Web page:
Mumps: contagion, incubation period, symptoms

Mumps: contagion, incubation period, symptoms

Mumps is especially contagious two days before and four days after the first symptoms appear. However, the transition period is often even longer.

Nice to know: Everyone can become infected with mumps – even vaccinated people, although the course is then usually mild. After a mumps infection, a person usually has life-long protection against re-infection.

symptoms of mumps

The first symptoms of mumps are usually non-specific. These include, for example:

  • fatigue
  • loss of appetite
  • Headache and body aches
  • fever

A day or two after the onset of the first symptoms, some patients have swollen parotid glands – on either one or both sides. Swelling is noticeable in the jaw and cheek area. Sometimes there is pain in the ear and there is pain while chewing. The swelling usually subsides after a week, while the fever often subsides after a few days.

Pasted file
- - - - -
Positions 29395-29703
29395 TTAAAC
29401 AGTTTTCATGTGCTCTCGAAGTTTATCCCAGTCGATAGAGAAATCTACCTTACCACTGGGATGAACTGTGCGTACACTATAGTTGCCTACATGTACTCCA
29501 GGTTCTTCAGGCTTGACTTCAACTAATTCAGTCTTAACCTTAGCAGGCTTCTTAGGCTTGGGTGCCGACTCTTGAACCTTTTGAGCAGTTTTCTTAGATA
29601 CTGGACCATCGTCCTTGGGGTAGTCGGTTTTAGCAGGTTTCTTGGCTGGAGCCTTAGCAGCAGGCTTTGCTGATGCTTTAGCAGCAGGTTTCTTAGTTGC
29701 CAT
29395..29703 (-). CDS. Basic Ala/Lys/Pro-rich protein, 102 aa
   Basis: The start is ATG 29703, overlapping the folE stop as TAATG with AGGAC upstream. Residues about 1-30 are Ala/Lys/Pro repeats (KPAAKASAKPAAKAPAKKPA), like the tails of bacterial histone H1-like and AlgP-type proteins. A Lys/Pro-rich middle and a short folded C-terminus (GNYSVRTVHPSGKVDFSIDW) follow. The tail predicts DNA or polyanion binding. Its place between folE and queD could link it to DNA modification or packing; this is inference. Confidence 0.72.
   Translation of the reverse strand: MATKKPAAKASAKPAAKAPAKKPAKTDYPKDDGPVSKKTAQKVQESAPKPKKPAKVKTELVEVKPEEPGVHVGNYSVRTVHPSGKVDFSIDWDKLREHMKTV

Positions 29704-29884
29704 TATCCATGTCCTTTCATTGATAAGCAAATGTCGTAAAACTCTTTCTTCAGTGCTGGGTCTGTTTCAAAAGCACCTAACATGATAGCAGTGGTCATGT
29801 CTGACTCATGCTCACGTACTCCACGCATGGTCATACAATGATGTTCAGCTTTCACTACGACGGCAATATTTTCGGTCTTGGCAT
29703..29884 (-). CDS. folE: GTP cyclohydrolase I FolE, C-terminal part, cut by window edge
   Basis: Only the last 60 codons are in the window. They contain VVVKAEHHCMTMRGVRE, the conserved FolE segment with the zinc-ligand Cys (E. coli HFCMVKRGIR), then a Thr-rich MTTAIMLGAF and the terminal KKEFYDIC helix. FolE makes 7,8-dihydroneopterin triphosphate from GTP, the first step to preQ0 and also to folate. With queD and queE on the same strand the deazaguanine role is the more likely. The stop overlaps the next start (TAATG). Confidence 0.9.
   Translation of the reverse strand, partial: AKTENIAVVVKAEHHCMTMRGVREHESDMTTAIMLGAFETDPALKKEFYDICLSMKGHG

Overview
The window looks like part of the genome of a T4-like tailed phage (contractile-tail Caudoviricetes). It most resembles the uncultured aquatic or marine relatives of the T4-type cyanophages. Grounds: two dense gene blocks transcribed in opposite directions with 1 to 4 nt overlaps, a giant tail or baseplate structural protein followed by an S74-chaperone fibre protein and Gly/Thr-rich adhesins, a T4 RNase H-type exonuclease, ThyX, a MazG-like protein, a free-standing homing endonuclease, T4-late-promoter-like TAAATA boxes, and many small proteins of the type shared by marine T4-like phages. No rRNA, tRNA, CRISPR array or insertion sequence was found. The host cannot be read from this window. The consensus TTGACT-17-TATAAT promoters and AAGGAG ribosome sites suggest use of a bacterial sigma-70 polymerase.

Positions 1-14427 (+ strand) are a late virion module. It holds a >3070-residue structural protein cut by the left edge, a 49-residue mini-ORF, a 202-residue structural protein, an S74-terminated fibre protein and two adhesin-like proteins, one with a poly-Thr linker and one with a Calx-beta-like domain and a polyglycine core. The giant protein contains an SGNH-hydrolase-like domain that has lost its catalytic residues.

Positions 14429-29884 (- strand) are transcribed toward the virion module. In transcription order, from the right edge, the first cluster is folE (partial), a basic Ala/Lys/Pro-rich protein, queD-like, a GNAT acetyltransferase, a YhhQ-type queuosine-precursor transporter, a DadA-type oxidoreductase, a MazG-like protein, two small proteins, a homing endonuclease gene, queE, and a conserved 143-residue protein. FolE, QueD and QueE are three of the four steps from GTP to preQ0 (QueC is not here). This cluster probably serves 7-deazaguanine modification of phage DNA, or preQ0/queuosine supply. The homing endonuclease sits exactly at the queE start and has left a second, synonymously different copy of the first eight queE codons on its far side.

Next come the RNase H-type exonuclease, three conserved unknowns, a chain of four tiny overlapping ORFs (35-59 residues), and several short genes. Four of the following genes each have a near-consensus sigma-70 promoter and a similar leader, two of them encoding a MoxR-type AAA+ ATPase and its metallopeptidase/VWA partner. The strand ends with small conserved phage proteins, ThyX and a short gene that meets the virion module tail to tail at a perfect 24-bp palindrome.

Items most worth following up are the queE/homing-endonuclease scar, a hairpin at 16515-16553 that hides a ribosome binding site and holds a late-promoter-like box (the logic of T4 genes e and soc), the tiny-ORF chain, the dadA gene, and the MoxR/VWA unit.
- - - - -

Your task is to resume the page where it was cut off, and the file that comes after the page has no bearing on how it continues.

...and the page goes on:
Sometimes the salivary glands and neighboring lymph nodes also swell.

mumps rash
Many childhood diseases go away with the rash. These include measles and rubella. In contrast, there is usually no rash with mumps.

complications of mumps

Adolescents and adults who contract mumps have more complications than children. This includes, for example, meningitis, which often manifests as a stiff neck, severe headache, and vomiting. Rarely, encephalitis may occur.

In connection with the mumps infection, inflammation of the inner ear or inflammation of the auditory nerve may also occur. Long-term damage such as deafness rarely occurs afterwards. Some infected people (usually young people) develop inflammation of the pancreas (pancreatitis) as a result of mumps infection, which can cause severe abdominal pain.

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